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Dear friends and colleagues,
All eyes on Trump
“There are people who wish I wouldn’t refer to China as our enemy. But that’s exactly what they are.” (Donald Trump, November 2015)
“I’d love to have a trade war with China. Because if we did no business with China – frankly – we’ll save a lot of money.” (Donald Trump, November 2010)
We’ve done little China watching this week as we have been glued to developments in the US. From all reports, so are many a Chinese official, many of whom are anxiously trying to decipher tweets for hints as to what the next President’s policies will be.
Trump has never been one for detail, so Chinese officials (and CPW) are still in the dark as to what exactly policy towards China will be. I’ve collected a clutch of relevant Trump statements on China and trade throughout the years; I share them with you below.
What is certain is that the status quo will be overturned, and the range of possible outcomes is vast. Trump has always promised a more confrontational posture towards China, whom he characterizes as an “enemy”. Even before taking office, his comments on Taiwan, and those of Tillerson regarding the South China Sea have raised the risk of armed conflict with China.
Yet it’s not impossible that Trump’s actions could force both sides to abandon their respective policies of strategic ambiguity and come to a more explicit modus vivendi in the region. This would be a boon for stability and peace.
On the economic front, Trump’s obsession with “beating” China (and Mexico and Japan [why is Germany never mentioned?]) could lead to a destabilizing trade war that throws the world into a global recession.
But it’s also possible that Trump and China negotiate a further reduction in bilateral tariffs and market access that helps to spur growth in both countries. There are already rumors that liberal reformers in Beijing are discussing ways to leverage Trump to push through tough domestic reforms in much the same way that Zhu Rongji used WTO accession to do the same around the turn of the century.
Given all this uncertainty, it’s impossible to know what will happen. But it’s certain that it will be interesting!
Don’t forget about Xi
For all our recent focus on the Donald, Xi Jinping remains the most important figure in Chinese politics. He’s already in Switzerland, and Tuesday will be making a speech at Davos. I doubt he will offer much more than the usual platitudes, but my fingers are crossed that he tries to steal a march on Trump and lay out a bold vision for the Chinese and global economies.
Donald Trump, in his own words
As promised, a collection of China-relevant statements throughout the years. I’ve highlighted some of my favorite bits….
From The America We Deserve (2000):
“Our biggest long-term challenge will be China… Chinese government leaders, though they concede little, desperately want us to invest in their country. Though we have the upper hand, we’re way too eager to please the Chinese. We see them as a potential market and we tend to curry favor with them even at the expense of our own national interests. Our China policy under Presidents Clinton and Bush has been aimed at changing the Chinese regime by incentives both economic and political. The intention has been good, but it’s clear to me that the Chinese have been getting far too easy a ride.”
We have to make it absolutely clear that we’re willing to trade with China, but not to trade away our principles, and that under no circumstances will we keep our markets open to countries that steal from us. If that means losing some big contracts to the French or Germans or whomever, so be it. American foreign policy needs to open the doors for American trade, and not the other way around. Principles and national self-interest here speak with the same voice. There are some things more important than profits, and one of them is our own national security. Let’s make money in China, but let’s do it the smart way.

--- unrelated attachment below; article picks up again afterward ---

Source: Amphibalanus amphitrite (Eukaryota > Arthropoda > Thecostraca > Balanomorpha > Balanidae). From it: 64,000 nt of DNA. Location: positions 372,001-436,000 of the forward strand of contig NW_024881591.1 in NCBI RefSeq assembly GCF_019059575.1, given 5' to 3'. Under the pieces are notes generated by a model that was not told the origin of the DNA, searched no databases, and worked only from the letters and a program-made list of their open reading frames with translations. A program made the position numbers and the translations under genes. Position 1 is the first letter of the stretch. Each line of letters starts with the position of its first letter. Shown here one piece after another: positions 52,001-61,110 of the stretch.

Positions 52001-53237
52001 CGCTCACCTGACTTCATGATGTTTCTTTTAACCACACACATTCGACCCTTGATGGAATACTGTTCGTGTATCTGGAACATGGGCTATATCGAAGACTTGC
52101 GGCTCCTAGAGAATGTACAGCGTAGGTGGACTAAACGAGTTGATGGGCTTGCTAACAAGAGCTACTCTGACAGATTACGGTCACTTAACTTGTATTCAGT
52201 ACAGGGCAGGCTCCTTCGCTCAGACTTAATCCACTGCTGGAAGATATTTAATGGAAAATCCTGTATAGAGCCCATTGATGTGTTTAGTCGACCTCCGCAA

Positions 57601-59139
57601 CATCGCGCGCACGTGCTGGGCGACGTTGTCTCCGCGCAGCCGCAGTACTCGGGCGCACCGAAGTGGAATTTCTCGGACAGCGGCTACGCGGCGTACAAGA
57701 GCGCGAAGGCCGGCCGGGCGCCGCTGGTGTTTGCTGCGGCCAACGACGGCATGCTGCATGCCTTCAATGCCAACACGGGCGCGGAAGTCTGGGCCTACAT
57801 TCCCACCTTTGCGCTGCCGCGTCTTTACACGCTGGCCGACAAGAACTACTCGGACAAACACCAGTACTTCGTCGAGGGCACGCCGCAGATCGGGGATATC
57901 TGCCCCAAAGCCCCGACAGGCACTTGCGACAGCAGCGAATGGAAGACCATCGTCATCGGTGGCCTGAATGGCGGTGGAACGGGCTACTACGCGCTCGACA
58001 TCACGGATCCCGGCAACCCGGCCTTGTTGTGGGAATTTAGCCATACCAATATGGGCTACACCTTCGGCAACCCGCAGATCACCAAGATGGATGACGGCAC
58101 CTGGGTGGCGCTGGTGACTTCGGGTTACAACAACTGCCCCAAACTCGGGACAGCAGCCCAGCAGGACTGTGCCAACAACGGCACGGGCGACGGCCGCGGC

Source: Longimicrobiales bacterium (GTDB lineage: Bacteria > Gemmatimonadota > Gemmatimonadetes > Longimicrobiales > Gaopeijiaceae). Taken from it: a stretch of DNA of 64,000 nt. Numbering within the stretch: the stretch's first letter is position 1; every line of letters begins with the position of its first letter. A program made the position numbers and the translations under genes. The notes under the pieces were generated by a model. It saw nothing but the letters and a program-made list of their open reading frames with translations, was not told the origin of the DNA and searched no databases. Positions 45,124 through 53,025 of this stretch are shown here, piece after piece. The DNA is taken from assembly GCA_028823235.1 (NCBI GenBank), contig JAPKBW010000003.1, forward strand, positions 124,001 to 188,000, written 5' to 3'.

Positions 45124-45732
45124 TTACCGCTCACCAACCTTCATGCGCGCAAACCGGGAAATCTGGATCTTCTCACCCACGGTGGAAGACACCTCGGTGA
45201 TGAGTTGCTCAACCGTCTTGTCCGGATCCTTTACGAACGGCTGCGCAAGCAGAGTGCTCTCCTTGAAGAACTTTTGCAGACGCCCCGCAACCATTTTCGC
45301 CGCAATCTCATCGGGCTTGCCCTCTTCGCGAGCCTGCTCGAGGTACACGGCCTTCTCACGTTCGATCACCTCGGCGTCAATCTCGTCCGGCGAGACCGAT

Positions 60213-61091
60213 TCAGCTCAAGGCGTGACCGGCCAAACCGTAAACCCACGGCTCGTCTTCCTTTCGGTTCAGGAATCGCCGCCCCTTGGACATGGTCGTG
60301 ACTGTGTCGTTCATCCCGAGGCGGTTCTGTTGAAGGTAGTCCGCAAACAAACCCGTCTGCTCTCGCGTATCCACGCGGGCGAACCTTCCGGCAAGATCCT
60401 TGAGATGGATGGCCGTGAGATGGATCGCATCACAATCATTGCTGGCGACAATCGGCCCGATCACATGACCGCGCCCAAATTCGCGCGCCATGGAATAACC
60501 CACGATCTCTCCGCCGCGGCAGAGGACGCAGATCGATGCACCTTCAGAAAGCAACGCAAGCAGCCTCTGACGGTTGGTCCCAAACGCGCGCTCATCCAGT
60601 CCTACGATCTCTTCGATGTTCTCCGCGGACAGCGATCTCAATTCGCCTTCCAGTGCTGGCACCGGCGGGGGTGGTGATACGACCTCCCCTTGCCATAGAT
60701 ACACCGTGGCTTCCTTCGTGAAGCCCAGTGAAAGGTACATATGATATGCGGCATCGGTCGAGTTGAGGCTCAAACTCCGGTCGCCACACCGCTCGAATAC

“Our trade with China is more than just a little one-sided. China sells to the United States about four times what we’re allowed to sell in Chinese markets.”
“It’s always this way with China. We give the Chinese regime everything they ask for in trade, technology, market access and cash reserves – and what we hold back they steal anyway. In exchange, a relatively few American corporations like Boeing, Hughes, and McDonnell Douglas, get to compete with Airbus Industrie and other European corporations in currying favour for Chinese contracts. But what’s in it for the average American? Nothing – especially when our security is threatened!”
“I’m sick of always reading about outsourcing. Why aren’t we talking about “onshoring”? We need to bring manufacturing jobs back home where they belong. Onshoring, or “repatriation,” is a way for us to take back the jobs China is stealing. We know that China’s wages are increasing. Also, China lacks certain natural resources that we have in abundance. If we exploit those two key facts, we can begin making the case to companies that they should bring their manufacturing facilities home to America.
“we should …identify China for what it is: a growing military threat abroad and an oppressive regime at home.”
“I’d love to have a trade war with China. Because if we did no business with China – frankly – we’ll save a lot of money.”
“I would tell China, very nicely, fellows, you are my friend, I like you very much. I’ve made a lot of money on China by the way, a lot of money with China. I would say we are going to put a 25 percent tax on all your products coming in, and that’s going to do a number of things. Number one: as soon as they believe it’s going to happen, they will behave so nicely, because it would destroy their economy,”
“Our country is in serious trouble. We don’t have victories anymore. We used to have victories, but we don’t have them. When was the last time anybody saw us beating, let’s say, China in a trade deal? They kill us. I beat China all the time. All the time.
“There are people who wish I wouldn’t refer to China as our enemy. But that’s exactly what they are. They have destroyed entire industries by utilizing low-wage workers, cost us tens of thousands of jobs, spied on our businesses, stolen our technology, and have manipulated and devalued their currency, which makes importing our goods more expensive–and sometimes, impossible.
I know from my own experience that this is a difficult problem. The Chinese are very savvy businesspeople, and they have great advantages over our manufacturers. I’ve had several Trump-brand products made there. Remember: The Chinese need us as much as we need them. Maybe even more.”
“If you look at the way China in particular takes advantage of the US–it’s through currency manipulation.”